a list compiled by Alex Kasman (College of Charleston)

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 Agha and Math (1946) Vladmir Karapetoff
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Contributed by Vijay Fafat

A very funny, very creative tale of how logarithms might have been invented in ancient times, without it having had to wait for Napier.

In ancient times, ‘Agha, the Master’ was a rich landed proprietor living in a far-East country. “He owned numerous slaves who raised crops for him, took care of his orchards, and looked after his livestock.”. At the time of the story, only two of his wives were surviving, with a few children, one of whom was a pretty daughter, Rhia. Agha was well-to-do but the business of commerce and managing of slaves gave him some grief.

One day, at the Khaleb market for cattle and produce, Agha noticed a young man who seemed to be earning money by using some contraption and helping vendors. When asked, the youth said:

 (quoted from Agha and Math ) "Oh," said the young man in a pleasant lisp, "I am Math, the Abacus, and I figure out the amounts of thalesfor my clients. May I therve you thir? My charges are very reasonable and the accuracy is guaranteed. [...] My name is Massy, or Mass for short, but on account of my lisping which you no doubt have noticed, I have to pronounce it Math, and that's how I got this nickname.

Sensing that Math might become a very useful servant, Agha obtained his services for 2 years to teach his servants more accurate methods of addition. For some reason, likely because the method introduced many more errors in the past when incorrectly used by his slaves, Agha hated “multiplication” and insisted that Math not use even the name but stick to addition.

For 2 years, Math used his abacus skill, his ability to reason mathematically, and his innate kindness to help the slaves. By the end of it, Math and Rhia had fallen in love with each other. Agha declared that if Math could find a way of doing his “multiplication” using simple addition so that even the slaves could multiply accurately, the couple could get married.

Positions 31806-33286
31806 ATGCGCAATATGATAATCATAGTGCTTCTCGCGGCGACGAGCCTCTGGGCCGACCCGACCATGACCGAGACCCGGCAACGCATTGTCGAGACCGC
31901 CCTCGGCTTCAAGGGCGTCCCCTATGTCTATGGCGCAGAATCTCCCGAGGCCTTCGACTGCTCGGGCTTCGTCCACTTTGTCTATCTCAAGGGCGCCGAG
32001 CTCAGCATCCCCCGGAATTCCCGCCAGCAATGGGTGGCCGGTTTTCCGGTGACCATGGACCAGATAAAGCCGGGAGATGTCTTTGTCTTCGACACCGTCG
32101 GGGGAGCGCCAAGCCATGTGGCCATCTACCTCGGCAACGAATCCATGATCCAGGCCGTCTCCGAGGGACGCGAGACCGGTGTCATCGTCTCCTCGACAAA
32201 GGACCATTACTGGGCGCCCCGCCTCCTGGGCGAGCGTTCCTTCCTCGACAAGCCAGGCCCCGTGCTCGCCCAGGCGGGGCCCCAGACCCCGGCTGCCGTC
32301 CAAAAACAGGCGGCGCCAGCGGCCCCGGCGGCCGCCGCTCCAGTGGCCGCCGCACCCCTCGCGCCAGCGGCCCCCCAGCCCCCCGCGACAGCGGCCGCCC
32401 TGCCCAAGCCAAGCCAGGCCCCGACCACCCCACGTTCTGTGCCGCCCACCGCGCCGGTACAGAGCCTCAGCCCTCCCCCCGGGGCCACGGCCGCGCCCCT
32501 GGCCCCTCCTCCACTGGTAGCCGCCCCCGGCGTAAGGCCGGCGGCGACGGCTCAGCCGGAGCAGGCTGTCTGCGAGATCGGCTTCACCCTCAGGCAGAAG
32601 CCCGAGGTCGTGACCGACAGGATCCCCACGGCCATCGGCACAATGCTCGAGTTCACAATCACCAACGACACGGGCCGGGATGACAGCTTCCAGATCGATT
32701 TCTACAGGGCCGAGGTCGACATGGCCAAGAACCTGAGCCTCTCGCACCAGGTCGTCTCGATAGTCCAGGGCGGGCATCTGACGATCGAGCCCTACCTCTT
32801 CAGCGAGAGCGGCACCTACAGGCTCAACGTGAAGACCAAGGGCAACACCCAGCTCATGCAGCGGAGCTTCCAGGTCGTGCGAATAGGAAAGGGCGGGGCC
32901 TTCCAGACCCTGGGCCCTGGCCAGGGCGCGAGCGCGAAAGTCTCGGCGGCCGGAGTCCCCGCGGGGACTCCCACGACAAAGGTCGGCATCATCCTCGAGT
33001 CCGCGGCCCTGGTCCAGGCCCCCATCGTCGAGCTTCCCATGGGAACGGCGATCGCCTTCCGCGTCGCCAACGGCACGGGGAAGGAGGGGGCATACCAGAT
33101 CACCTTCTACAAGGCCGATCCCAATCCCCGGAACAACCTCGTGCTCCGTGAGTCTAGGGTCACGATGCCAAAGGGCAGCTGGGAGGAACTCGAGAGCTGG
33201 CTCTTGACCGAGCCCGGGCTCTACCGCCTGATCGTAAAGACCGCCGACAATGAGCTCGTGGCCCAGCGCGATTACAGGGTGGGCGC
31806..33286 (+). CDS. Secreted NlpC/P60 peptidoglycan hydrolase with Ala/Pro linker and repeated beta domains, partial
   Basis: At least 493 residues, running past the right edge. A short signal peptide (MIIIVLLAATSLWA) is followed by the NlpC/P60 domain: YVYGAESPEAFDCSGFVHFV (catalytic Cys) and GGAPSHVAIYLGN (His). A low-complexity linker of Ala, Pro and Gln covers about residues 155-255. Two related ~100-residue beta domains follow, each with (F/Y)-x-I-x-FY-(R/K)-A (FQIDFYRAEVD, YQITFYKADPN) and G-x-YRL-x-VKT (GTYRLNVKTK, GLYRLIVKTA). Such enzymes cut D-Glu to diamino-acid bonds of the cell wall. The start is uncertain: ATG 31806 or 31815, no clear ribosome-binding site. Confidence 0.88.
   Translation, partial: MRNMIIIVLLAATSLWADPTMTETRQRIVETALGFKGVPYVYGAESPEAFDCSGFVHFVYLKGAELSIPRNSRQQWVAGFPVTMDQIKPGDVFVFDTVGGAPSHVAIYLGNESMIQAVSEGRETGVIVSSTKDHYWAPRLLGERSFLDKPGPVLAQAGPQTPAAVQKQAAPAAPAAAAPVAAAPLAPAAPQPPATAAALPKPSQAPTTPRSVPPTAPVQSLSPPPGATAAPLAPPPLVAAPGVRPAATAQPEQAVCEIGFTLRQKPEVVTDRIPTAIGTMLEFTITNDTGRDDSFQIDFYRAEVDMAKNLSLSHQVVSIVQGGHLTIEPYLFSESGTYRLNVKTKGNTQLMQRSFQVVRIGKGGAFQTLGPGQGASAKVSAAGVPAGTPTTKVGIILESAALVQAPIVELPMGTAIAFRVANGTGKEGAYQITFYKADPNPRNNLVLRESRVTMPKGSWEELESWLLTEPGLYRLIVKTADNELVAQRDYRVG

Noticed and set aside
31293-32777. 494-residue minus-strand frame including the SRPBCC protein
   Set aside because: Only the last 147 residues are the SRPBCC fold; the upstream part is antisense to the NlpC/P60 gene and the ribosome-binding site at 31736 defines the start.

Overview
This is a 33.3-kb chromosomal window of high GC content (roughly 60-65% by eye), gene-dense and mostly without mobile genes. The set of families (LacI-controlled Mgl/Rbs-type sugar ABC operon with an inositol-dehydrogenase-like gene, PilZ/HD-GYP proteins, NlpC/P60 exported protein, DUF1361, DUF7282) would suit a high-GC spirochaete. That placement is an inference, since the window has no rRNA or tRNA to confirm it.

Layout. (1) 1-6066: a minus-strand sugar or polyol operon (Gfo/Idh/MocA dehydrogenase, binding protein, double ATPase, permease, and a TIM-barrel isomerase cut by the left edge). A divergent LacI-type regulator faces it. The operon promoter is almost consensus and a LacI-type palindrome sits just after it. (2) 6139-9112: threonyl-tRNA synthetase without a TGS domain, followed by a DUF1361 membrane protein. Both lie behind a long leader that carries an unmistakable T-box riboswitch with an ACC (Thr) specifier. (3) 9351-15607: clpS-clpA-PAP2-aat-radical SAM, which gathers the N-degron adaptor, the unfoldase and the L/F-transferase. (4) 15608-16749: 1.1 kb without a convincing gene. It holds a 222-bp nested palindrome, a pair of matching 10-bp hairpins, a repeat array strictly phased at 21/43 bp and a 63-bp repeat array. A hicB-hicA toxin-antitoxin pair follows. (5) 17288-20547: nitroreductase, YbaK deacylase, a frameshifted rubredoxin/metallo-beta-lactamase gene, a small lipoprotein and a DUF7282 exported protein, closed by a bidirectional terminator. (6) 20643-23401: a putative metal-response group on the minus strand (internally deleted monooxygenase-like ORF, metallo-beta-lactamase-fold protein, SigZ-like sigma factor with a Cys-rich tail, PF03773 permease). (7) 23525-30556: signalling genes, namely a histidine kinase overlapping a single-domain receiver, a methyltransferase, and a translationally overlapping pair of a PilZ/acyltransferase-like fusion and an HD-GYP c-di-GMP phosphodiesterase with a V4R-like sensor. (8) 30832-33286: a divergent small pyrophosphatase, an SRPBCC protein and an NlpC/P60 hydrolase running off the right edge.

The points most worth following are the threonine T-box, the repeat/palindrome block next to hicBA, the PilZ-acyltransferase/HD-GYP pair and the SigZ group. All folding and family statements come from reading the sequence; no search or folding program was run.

For weeks, Math toiled to figure out the conundrum, till one day, he saw a glimmer. He noted that multiplying powers of 10 was equivalent to adding the powers in the “exponent”. From there, he reasoned that each number, if it could be expressed as a power of 10, would make multiplication collapse to addition. Using trial-and-error while trying to ensure that the entire system hung together consistently, Math was able to express the first 100 numbers as powers of 10, his “Eureka!” moment. In excitement, he ran to Agha, proclaiming, “Lo! Agha, Rhia ith mine!”, which, corrupted over time, became “Logarithm” :-). Math and Rhia, of course, got married after some drama (which drama also explains why the part of the logarithm after the decimal is called “Mantissa”.

Very satisfying story, told with speed and verve.

This "punny" story was originally published in Scripta Mathematica Vol. XII, 1946 and then collected in the book "Odd Angles - Thirty-Three Mathematical Entertainments" by Charles F. Linn.

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Works Similar to Agha and Math
According to my `secret formula', the following works of mathematical fiction are similar to this one:
1. The Story of Yung Chang by Ernest Bramah (Ernest Bramah Smith)
2. Applied Mathematics by Percival Henry Truman
3. Silas P. Cornu's Dry Calculator by Henry Hering
4. The Adventures of Topology Man by Alex Kasman
5. The Legend of Howard Thrush by Alex Kasman
6. Fermat's Legacy by Ian Randal Strock
7. Pythagoras's Darkest Hour by Colin Adams
8. In Good King Charles's Golden Days by George Bernard Shaw
9. The Jester and the Mathematician by Alan R. Gordon
10. Forgotten Milestones in Computing No. 7: The Quenderghast Bullian Algebraic Calculator by Alex Stewart
Ratings for Agha and Math :